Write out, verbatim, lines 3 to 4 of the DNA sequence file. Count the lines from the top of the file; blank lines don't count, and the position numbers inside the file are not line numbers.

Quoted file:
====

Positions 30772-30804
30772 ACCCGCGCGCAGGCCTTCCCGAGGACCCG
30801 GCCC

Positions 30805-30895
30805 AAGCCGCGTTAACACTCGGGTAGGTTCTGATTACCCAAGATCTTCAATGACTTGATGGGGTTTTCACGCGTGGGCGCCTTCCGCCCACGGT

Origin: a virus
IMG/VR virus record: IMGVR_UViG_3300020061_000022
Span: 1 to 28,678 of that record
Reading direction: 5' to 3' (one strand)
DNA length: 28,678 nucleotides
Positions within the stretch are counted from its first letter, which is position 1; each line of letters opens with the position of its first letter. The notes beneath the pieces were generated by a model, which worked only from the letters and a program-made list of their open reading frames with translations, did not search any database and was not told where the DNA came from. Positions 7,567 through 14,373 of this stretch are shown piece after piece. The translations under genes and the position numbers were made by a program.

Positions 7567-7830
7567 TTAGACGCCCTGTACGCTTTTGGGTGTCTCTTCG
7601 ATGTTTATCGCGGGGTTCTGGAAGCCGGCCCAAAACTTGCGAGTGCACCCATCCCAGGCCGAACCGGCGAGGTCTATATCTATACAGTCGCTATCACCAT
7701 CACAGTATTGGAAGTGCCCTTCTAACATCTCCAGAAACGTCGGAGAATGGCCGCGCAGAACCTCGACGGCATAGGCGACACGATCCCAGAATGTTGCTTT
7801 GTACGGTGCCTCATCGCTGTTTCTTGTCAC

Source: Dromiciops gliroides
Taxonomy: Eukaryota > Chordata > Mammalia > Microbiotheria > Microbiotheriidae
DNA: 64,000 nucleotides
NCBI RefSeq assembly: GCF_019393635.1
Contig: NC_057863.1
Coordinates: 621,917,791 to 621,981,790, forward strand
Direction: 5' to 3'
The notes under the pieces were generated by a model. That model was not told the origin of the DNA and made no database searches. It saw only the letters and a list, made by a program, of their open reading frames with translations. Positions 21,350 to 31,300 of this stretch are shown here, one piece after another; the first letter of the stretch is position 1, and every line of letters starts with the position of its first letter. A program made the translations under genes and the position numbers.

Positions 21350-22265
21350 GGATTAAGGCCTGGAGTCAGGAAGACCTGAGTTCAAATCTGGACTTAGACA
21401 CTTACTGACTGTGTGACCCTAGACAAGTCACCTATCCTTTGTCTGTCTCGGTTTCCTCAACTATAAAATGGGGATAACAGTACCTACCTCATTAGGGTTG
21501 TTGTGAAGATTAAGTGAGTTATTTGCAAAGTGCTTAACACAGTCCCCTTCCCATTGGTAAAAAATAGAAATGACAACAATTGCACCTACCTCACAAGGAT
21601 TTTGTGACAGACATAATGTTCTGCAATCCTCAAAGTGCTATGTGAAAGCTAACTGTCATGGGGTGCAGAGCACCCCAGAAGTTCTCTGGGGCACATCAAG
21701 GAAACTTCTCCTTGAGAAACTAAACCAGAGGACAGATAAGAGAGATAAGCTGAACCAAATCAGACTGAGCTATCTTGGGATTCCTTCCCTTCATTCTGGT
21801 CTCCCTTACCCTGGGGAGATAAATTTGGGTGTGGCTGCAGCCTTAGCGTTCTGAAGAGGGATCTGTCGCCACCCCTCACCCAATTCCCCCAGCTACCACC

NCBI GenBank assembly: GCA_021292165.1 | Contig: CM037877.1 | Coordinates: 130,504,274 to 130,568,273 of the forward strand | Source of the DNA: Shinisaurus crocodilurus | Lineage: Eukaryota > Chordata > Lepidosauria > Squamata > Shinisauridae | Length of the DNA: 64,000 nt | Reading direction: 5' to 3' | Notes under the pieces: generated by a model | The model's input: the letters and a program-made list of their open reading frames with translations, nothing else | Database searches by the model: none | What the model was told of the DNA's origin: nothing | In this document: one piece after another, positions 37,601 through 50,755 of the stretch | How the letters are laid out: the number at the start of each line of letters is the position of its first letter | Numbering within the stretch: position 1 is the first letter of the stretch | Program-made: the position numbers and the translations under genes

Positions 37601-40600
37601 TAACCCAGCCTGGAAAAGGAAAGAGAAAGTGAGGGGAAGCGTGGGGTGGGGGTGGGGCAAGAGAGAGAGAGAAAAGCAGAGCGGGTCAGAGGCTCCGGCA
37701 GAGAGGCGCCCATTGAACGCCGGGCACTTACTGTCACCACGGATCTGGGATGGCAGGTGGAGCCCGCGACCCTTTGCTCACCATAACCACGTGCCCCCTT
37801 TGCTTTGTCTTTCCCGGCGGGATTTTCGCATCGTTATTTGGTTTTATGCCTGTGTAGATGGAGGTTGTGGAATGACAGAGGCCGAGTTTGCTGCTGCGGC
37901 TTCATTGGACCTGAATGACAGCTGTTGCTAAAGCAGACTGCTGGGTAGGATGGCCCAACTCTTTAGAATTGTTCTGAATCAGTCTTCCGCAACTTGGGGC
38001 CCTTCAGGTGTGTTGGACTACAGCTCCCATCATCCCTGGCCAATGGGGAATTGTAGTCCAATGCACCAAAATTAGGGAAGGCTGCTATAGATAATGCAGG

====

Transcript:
30801 GCCC

Positions 30805-30895